Comedian Bill Cosby admitted in a 2005 deposition that he obtained Quaaludes with the intent of giving them to young women he wanted to have sex with. He admitted giving the sedative to at least one woman.
According to court documents unsealed Monday, the veteran comedian made the admission during his testimony in a civil case brought by a former Temple University employee, Andrea Constand, who alleged that Cosby tricked her into taking drugs before he sexually assaulted her.
The case was settled for an undisclosed sum of money.
Dozens of women have come forward in the past year to allege that Cosby drugged and sexually assaulted them in incidents dating back decades. His attorneys have consistently denied the allegations.
Cosby testified that in the 1970s he obtained seven prescriptions for Quaaludes, the brand name for a sedative and muscle relaxant that was widely used as a recreational drug at the time.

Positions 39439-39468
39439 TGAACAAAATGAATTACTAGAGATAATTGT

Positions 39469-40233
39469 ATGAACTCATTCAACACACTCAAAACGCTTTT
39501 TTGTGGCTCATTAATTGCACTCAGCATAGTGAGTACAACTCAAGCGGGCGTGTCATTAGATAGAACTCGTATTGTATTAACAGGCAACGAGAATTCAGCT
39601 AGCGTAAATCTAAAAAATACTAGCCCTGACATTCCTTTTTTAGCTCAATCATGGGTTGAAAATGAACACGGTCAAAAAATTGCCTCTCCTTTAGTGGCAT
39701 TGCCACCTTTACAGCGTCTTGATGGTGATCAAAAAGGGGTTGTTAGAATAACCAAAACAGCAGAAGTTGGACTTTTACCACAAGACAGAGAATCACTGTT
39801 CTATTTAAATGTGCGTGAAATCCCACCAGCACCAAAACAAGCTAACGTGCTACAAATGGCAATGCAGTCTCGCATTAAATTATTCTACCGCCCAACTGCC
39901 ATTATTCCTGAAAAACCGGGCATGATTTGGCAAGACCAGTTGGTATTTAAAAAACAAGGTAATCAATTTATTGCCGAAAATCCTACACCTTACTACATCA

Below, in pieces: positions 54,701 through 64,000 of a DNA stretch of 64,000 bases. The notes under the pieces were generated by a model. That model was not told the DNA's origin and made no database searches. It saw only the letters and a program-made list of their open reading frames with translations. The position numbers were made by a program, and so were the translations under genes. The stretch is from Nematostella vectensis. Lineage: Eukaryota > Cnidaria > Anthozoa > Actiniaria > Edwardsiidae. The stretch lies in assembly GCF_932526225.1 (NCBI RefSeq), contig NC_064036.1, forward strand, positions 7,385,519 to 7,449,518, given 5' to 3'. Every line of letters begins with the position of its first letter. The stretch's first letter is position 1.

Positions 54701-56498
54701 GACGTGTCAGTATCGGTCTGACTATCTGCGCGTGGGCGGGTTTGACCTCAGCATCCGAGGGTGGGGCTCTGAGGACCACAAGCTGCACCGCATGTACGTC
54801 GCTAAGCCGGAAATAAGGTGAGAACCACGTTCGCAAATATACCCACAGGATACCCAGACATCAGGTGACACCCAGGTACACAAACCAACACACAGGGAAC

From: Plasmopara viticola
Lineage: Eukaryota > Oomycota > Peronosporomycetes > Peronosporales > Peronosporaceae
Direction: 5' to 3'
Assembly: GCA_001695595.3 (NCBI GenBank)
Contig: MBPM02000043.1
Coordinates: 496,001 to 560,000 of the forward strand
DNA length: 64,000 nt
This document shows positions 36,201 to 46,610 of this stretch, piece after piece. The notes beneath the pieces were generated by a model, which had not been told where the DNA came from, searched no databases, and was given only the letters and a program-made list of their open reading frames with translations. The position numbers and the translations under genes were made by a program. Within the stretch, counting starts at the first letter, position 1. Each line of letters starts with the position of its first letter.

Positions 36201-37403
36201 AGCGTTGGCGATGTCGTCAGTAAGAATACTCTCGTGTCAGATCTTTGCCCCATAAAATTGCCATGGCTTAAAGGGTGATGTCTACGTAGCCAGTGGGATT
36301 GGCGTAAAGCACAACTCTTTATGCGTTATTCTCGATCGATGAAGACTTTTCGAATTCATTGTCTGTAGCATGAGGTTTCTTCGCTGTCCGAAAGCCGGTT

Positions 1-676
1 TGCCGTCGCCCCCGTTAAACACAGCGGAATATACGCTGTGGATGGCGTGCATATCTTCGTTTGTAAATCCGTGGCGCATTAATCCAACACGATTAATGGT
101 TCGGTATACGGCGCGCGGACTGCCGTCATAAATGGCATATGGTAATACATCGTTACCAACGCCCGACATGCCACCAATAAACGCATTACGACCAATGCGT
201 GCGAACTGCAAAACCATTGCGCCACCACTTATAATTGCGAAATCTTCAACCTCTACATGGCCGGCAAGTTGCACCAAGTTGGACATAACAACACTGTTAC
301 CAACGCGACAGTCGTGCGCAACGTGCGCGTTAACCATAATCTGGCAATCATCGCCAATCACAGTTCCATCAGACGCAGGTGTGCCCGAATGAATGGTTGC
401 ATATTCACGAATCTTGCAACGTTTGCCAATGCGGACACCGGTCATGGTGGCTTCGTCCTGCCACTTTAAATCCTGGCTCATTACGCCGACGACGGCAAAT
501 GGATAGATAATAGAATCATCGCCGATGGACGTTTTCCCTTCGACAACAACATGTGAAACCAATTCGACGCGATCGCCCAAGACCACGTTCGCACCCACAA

"When you got the Quaaludes, was it in your mind that you were going to use these Quaaludes for young women that you wanted to have sex with?" Cosby was asked in the 2005 deposition.
"Yes," he replied.
Asked whether he ever gave them to young women, his lawyers raised a lengthy series of objections.
Cosby later testified that he gave Constand one and a half pills of the over-the-counter antihistamine drug Benadryl.
Cosby has said little directly about the slew of allegations against him, telling ABC television in a May interview that he did not wish to discuss them.
"I can't speak; I just don't want to argue; I don't talk about it," he said.
Some material for this report came from Reuters.